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The Intricacies of Inheritance

It wasn't so straightforward back in medieval times

These days, inheritance rights are defined in law. when someone dies, the first thing to do is to look for a will. If no will is found, or the will is invalid, there are rules of intestacy that determine who inherits what. But these rules were not thought of in medieval times.

William the Conqueror

William the Conqueror silver coin

I came across a fascinating article on called The Almost Kings of Anglo-Norman England. It tells the stories of four men who had a strong claim to be king, but who were never crowned: Robert Curthose, William Clito, Theobald II and Eustace. It also explains the problems of trying to become king, and they were largely the same for the aristocracy too.

In contrast to modern conceptions of statehood, the vast majority of the rulers of medieval polities and kingdoms did so through personal rather than institutional authority. Indeed, the extent and definitions of such polities were often plastic, stretching only as far as their ruler’s ability to meaningfully exert authority and changing from generation to generation as a result of changing dynastic and political contexts.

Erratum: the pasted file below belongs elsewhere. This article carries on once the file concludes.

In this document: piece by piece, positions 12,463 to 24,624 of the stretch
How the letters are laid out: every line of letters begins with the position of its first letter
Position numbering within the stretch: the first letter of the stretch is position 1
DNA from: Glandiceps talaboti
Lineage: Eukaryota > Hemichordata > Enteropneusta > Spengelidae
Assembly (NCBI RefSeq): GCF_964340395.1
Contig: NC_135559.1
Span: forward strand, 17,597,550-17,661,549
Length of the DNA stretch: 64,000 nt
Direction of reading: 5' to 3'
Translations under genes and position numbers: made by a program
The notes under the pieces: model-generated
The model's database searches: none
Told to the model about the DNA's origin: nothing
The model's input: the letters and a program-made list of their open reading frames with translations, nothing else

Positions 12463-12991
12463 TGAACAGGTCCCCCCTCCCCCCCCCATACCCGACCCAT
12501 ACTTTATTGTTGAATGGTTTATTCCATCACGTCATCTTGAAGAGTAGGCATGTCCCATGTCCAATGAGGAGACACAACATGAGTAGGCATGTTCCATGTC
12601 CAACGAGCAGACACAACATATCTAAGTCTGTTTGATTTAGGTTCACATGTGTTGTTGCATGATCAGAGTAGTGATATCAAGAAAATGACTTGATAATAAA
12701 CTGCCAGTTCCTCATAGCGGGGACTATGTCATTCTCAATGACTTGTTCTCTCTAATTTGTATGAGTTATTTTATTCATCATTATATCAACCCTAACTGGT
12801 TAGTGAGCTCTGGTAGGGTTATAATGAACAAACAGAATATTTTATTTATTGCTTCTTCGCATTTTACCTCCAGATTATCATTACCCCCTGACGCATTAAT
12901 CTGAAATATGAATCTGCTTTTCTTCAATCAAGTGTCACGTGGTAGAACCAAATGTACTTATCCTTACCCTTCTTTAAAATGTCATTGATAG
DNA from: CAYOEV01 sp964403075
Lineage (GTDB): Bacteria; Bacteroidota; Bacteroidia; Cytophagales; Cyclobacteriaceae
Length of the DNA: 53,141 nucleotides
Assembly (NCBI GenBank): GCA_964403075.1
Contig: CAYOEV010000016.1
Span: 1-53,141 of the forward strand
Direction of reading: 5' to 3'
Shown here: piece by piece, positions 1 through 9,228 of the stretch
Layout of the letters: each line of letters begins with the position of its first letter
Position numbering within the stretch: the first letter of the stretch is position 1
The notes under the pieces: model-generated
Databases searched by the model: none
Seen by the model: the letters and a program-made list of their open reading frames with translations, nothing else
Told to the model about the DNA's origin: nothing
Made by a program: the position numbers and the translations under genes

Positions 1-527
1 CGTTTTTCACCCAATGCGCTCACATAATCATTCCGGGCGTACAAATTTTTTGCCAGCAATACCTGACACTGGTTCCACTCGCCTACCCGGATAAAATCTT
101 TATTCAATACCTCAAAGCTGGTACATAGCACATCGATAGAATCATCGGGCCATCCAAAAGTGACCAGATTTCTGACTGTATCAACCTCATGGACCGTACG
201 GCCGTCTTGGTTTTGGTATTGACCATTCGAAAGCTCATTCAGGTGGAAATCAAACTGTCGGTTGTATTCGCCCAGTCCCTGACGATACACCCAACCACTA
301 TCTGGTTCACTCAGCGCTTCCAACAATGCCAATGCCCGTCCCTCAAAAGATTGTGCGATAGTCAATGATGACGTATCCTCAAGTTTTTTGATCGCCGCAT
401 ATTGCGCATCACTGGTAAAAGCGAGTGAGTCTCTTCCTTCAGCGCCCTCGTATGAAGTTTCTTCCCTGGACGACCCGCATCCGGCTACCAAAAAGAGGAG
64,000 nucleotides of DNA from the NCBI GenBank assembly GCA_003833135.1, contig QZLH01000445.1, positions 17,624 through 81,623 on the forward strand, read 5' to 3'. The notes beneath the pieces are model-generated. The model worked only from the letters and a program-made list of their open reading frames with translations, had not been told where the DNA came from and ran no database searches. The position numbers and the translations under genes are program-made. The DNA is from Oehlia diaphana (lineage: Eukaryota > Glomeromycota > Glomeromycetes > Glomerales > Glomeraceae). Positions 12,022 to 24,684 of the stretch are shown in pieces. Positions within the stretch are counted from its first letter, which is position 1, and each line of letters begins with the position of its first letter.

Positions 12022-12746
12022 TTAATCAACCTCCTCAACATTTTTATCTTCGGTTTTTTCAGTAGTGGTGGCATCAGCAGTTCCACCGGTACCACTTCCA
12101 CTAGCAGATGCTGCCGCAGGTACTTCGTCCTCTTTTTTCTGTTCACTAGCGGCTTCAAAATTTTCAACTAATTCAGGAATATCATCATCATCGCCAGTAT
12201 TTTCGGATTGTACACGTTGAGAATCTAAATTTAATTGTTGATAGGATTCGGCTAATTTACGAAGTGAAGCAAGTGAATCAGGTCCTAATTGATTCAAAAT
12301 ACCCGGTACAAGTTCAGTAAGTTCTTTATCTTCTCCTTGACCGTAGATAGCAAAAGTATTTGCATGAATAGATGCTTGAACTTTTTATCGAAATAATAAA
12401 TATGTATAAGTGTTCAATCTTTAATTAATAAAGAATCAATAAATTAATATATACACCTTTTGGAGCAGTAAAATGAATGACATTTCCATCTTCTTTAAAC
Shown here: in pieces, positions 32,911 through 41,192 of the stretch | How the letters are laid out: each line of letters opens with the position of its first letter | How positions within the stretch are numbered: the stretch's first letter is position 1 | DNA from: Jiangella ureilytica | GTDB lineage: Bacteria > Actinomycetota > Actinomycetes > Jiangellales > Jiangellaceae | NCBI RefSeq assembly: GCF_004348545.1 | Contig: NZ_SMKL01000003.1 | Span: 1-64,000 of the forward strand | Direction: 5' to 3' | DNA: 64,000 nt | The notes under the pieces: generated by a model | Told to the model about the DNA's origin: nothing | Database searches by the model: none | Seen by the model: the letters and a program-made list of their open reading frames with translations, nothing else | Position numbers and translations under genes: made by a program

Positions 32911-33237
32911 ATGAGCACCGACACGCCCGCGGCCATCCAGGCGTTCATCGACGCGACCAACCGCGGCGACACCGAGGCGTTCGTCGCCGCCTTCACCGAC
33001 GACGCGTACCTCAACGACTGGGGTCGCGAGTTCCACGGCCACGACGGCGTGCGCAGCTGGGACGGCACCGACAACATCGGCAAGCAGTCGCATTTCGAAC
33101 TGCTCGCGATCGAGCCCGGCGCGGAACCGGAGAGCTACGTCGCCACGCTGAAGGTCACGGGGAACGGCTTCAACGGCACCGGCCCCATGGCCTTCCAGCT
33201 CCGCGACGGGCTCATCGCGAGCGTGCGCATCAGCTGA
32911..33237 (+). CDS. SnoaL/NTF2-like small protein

Yes, often a region’s relationship to a particular kingdom was informed by historical and geographical factors but ultimately the form and terms of their inclusion were the result of a personal accommodation between the ruler and that region’s powerbrokers. Sometimes this bargain was as simple as “you’ll do what I say and pay me taxes otherwise I’ll attack you with my army,” but the majority of medieval kings ruled the aristocracy on the rough understanding that they were first amongst equals. Medieval kings and Princes had to walk a narrow tightrope of projecting unassailable power while maintaining a practical awareness that their positions rested upon effective cooperation with the aristocracy.

Robert Curthose, eldest son of William the Conqueror

Robert Curthose, eldest son of William the Conqueror

Robert Curthose, eldest son of William the Conqueror, is a case in point. I’ll leave you to read the intricate details on the original article, but the start of the trouble was that William’s will did not treat Normandy and England together. According to custom, William left his original duchy, Normandy, to his heir and left England to his second son, William Rufus, like second prize!

William Rufus seal

William Rufus seal

Immediately the power struggles started between those who supported Rufus and those who wanted Robert, as the eldest son. Even when Rufus was killed in a hunting ‘accident’, the third son, Henry, grabbed the throne before Robert could come back from Normandy. Then it got really complicated!

Just to add to the complications, in Wales, inheritance was different again. I wrote about it here before.

Ann Marie Thomas authorAnn Marie Thomas is the author of five medieval history books, a surprisingly cheerful poetry collection about her 2010 stroke, and the science fiction series Flight of the Kestrel, Intruders, Alien Secrets & Crisis of Conscience are out now Follow her at